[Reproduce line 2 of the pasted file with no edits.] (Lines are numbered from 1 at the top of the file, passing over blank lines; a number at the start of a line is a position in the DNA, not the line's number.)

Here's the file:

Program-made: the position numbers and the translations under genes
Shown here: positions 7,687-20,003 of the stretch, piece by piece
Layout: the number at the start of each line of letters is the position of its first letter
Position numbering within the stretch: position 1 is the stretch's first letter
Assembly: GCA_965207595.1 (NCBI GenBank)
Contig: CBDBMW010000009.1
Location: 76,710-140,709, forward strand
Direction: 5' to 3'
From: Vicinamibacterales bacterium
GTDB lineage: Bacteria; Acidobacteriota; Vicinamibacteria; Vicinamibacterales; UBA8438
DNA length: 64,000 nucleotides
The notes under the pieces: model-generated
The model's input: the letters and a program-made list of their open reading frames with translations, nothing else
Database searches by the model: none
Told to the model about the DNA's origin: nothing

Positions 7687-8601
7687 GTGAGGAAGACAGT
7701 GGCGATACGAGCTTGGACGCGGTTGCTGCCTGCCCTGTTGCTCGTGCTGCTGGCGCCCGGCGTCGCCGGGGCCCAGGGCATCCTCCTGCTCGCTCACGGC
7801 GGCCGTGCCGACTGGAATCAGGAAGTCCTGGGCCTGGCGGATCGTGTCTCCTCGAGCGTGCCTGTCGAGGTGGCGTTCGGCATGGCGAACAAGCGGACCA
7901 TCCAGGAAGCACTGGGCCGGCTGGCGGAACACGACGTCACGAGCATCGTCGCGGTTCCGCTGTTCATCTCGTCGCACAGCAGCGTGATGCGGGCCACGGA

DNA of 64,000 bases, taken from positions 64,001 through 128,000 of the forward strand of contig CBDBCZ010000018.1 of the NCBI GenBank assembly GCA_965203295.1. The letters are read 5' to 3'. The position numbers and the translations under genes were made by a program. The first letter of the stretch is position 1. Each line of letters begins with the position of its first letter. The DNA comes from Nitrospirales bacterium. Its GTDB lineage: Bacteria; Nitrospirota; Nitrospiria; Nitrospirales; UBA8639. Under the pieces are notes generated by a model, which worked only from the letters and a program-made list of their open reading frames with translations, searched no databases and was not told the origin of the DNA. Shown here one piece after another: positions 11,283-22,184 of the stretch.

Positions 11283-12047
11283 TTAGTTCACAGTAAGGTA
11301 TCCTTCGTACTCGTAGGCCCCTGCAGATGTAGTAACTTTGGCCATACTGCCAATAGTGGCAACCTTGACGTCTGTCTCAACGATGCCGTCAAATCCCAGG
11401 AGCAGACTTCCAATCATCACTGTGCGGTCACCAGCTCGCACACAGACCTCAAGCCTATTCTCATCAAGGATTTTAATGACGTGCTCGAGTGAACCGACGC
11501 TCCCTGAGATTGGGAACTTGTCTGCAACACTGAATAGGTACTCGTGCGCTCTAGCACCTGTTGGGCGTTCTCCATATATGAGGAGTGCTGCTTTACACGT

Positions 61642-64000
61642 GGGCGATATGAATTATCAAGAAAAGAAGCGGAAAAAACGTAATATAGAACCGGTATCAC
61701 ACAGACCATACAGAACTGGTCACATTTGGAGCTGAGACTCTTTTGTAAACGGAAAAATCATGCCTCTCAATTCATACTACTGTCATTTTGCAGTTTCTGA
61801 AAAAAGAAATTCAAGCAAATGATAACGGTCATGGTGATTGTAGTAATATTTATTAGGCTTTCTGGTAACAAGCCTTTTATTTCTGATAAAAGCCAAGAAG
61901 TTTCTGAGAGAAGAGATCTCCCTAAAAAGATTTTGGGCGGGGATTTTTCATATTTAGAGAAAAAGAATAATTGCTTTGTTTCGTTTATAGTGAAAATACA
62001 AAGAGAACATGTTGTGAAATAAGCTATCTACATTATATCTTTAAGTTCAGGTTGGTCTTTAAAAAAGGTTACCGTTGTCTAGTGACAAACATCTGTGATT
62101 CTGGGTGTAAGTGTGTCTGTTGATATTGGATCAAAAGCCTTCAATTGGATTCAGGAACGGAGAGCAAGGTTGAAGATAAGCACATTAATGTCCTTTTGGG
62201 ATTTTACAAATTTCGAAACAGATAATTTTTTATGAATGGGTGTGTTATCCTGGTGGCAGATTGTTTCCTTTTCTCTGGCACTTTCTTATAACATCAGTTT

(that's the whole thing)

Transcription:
Shown here: positions 7,687-20,003 of the stretch, piece by piece